Better than We Are

Submitted By:
Meghan Tally, Woodlawn School, Moorseville, NC

“The Grown-Ups Are Losing It” by George Packer 
The Atlantic, March 10, 2022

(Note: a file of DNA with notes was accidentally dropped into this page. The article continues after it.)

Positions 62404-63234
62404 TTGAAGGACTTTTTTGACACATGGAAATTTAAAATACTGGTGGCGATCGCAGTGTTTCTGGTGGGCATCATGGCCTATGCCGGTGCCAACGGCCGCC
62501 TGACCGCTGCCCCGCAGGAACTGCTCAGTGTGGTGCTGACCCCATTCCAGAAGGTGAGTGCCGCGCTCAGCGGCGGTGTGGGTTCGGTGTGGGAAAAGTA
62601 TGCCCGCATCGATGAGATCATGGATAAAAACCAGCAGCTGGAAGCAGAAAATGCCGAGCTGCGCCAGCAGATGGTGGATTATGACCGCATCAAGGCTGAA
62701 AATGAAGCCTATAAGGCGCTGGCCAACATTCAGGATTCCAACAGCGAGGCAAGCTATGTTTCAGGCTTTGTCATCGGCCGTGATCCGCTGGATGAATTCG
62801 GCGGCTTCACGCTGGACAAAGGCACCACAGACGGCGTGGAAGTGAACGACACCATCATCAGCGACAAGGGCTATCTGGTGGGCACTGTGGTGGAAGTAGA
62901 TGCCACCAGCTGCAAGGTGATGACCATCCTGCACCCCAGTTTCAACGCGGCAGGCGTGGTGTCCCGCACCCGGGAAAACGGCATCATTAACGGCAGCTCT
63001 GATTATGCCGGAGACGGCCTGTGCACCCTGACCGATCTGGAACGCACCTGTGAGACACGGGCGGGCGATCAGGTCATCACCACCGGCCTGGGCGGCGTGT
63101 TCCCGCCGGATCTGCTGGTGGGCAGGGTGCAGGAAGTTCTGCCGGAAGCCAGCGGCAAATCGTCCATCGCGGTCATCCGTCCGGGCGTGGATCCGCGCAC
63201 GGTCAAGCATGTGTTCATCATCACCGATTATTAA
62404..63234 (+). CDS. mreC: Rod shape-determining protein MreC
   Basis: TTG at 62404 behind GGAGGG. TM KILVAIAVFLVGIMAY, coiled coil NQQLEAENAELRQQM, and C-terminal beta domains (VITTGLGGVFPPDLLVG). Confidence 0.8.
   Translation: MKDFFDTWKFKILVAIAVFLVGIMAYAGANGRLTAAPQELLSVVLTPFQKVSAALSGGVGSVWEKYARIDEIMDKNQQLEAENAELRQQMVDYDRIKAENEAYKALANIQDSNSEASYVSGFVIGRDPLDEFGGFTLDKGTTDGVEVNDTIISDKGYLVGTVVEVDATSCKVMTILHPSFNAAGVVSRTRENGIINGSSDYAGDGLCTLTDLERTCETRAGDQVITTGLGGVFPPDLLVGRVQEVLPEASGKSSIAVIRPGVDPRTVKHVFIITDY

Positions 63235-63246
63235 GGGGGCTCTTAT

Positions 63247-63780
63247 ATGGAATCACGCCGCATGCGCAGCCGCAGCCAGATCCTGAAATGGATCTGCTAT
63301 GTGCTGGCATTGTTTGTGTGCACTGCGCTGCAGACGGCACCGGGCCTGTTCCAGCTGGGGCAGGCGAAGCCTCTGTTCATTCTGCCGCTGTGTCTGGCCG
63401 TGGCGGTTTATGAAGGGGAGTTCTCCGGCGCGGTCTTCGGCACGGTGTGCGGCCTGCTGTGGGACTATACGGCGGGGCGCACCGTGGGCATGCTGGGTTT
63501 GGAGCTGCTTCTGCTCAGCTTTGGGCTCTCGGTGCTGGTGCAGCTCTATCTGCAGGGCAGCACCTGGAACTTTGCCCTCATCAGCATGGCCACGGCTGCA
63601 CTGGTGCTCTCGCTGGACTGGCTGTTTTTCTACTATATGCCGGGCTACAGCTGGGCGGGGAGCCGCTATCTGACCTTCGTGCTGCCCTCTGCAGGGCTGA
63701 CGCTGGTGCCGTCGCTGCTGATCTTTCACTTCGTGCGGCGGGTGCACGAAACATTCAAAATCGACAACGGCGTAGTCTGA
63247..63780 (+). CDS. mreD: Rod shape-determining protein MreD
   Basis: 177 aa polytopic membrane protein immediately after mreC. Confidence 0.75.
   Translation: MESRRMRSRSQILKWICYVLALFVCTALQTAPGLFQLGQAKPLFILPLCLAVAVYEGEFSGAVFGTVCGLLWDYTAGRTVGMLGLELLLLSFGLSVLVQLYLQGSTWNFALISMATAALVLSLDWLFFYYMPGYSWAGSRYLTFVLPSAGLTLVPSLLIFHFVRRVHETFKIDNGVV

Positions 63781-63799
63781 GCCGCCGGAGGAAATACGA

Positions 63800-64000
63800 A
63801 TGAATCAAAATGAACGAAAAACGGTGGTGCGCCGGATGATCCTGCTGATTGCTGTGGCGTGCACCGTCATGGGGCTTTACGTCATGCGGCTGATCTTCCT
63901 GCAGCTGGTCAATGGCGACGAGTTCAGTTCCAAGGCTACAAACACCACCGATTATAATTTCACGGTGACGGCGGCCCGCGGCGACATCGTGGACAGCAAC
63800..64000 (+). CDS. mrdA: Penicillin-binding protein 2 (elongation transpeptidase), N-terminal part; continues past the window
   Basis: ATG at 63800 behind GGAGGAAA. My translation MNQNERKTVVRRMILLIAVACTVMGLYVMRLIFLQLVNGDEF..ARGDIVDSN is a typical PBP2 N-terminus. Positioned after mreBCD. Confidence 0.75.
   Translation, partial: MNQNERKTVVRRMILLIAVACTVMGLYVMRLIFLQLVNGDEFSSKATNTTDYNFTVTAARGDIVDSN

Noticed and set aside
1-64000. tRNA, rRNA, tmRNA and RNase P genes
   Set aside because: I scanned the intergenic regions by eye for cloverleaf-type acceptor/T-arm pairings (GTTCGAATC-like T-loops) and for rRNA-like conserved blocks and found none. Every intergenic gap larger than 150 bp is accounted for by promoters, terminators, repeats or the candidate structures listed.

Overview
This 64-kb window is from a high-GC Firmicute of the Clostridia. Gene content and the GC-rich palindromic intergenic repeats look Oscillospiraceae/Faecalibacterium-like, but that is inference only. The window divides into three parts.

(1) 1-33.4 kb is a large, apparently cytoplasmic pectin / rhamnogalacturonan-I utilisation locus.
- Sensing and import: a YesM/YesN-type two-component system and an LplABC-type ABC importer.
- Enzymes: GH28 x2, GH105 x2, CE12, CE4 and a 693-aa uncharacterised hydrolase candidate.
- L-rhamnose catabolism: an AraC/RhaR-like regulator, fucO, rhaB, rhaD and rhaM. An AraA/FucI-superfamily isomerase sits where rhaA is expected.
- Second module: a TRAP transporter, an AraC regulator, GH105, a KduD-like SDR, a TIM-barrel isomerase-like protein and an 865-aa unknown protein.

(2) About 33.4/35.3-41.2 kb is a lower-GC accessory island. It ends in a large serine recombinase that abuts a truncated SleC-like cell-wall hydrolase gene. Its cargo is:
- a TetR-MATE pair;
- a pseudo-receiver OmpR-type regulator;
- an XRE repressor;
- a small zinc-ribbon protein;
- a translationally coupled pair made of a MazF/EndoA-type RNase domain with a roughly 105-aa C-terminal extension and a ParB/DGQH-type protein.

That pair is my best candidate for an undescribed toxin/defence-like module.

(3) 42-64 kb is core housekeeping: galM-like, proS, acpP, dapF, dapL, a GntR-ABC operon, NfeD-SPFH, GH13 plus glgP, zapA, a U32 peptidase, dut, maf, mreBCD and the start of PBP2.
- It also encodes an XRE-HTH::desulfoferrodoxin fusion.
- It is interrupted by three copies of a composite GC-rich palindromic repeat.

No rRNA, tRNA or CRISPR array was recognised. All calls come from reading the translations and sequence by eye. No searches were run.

In an era of teacher absences and departures on top of culture wars (about remote and hybrid learning, masking, book banning, and critical race theory), George Packer calls us to attention as citizens of a democracy with higher goals for education. Though he focuses on public schools in some ways, his latest Atlantic essay holds insights—provocative and profound—for us all. Indirectly, Packer overviews reasons for the Covid flight from public schools, giving independent school educators a synthesis of these parents’ hopes and expectations for our communities and programs. More than anything, though, Packer makes a case for preparing all American students for democracy and citizenry. If “our core civic institution”—public school, serving 90% of American families—is in crisis, what is our role, as independent schools, also striving to equip young citizens of a democracy? Packer quotes Robert Pondiscio, a former fifth-grade teacher: “Horace Mann went to his grave having never once uttered the phrase college- and career-ready. We’ve become more accustomed to thinking about the private ends of education. We’ve completely lost the habit of thinking about education as citizen-making.” Emphasizing key, transdisciplinary skills that all of our children need (reading, listening, empathizing, debating, reconsidering, and persuading), Packer concludes, “We owe our beleaguered children, the victims of our inadequacy, a chance to be better than we are.” Packer’s piece is a sobering one—and potentially a bipartisan one—around which we can unite and reinvigorate our loftiest goals for schools.

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